Mailbag: How Can I Work Locums if my Employment Agreement Disallows it?
“My current employer doesn’t allow me to do locums work, otherwise I would be very interested in helping out. Is there any way around this?”
We received this question recently from a urologist who’s academic employment agreement bans outside locums and decided to write an article on the topic.
Before we dive into discussing the best way for urologists to talk to their current full-time employer about doing locum tenens work, it's important to emphasize one crucial point: Do not attempt to do locums work behind your employer's back. Attempting to conceal your locum work from your employer is not only unethical but can also have serious consequences.
The credentialing process for hospitals and payers is extensive, and your current employer will be contacted multiple times during this process. They may be asked to provide references, verify your case logs, provide insurance certificates, and more. Therefore, attempting to conceal your locum work from your employer is highly unlikely to succeed, and it could damage your reputation and credibility in the long run.
Therefore, the best course of action is to approach your current full-time employer in an open, honest, and respectful manner. With that said, let's explore the best ways for urologists to discuss the topic of locum tenens work with their employer.
Section 1: Discussing Locums during Contract Negotiations
If you are currently in the process of negotiating your contract with your employer, it's a good idea to bring up the topic of locum tenens work early on in the discussion. This will ensure that you and your employer are on the same page regarding your ability to take on locums in the future. Here are a few tips for discussing locums during contract negotiations:
- Be Clear and Concise: When discussing locums with your employer, it's important to be clear and concise about your intentions. Make sure that your employer understands that you wish to take on locums to gain more clinical experience and earn additional income. Also, be sure to explain that you will not let your locum work interfere with your full-time employment duties.
- Negotiate the Terms: If your employer agrees to allow you to take on locums, be sure to negotiate the terms of your contract accordingly. For example, you may wish to negotiate for a certain number of days off per year to allow for locum work or for permission to take on locums only during certain times of the year.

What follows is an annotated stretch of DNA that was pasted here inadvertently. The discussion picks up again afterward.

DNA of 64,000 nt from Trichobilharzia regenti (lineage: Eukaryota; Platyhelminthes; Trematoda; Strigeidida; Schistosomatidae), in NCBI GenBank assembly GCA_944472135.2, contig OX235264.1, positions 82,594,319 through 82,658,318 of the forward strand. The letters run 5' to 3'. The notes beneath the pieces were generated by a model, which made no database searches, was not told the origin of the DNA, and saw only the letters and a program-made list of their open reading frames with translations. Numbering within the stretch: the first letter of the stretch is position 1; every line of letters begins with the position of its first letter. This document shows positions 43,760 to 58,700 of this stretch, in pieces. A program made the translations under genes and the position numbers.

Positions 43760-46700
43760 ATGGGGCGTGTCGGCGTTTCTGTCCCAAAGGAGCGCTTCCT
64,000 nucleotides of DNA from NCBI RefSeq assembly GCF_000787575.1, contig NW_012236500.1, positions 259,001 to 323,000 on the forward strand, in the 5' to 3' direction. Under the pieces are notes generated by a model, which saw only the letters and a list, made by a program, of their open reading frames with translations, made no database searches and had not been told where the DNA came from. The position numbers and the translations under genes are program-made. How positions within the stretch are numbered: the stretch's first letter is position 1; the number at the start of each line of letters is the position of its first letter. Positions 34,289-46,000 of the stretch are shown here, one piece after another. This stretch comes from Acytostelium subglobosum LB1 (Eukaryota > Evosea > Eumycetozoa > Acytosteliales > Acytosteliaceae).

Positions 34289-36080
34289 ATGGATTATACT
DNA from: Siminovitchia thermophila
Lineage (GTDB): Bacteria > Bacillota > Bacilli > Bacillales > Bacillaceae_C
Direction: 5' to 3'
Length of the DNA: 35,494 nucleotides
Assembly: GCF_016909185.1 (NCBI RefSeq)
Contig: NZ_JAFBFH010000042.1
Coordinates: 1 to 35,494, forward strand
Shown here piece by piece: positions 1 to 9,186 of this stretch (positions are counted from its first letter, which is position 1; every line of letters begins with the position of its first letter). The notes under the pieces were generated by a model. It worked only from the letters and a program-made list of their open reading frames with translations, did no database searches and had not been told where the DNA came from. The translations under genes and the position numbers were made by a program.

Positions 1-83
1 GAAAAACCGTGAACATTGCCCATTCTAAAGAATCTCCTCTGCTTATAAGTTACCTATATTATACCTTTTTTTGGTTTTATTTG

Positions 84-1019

- Get It in Writing: Once you and your employer have come to an agreement regarding your ability to take on locums, be sure to get the terms in writing. This will ensure that there is no confusion or misunderstandings in the future.
Section 2: Discussing Locums if Your Existing Employment Agreement Doesn't Allow It
If your current employment agreement does not allow for outside work, including locum tenens work, you will need to approach the topic of locums with your employer in a different way. Here are a few tips for discussing locums if your employment agreement doesn't allow it:
- Be Honest: When approaching your employer about locum tenens work, it's important to be honest about your intentions. Explain that you are interested in taking on locums to gain more clinical experience and earn additional income, but that you understand that your current employment agreement does not allow for outside work.
- Explain your Intent: Many times, a current employer will fear that you are doing locums because you’re unhappy and looking to move on from your contract with them. Be transparent about your reasons for doing locums, whether it's to increase compensation, for tax purposes, to gain more surgical experience, or other reasons. This can help alleviate any concerns your employer may have and facilitate a productive conversation.
- Offer a Solution: If you are interested in taking on locums, but your employment agreement doesn't allow it, you may need to offer a solution to your employer. For example, you may suggest taking on locums only during certain times of the year or on weekends when you are not scheduled to work at your full-time job.
- Negotiate the Terms: If your employer is willing to consider allowing you to take on locums, be sure to negotiate the terms of your arrangement. For example, you may wish to negotiate for a certain number of days off per year to allow for locum work or for permission to take on locums only during certain times of the year.
In conclusion, discussing locum tenens work with your current full-time employer can be a sensitive topic. However, with clear communication, honesty, and negotiation, it is possible to come to an agreement that works for both you and your employer. Whether you are discussing locums during contract negotiations or approaching the topic when your employment agreement doesn't allow it, be sure to communicate your intentions clearly and work together to find a solution that meets both your needs.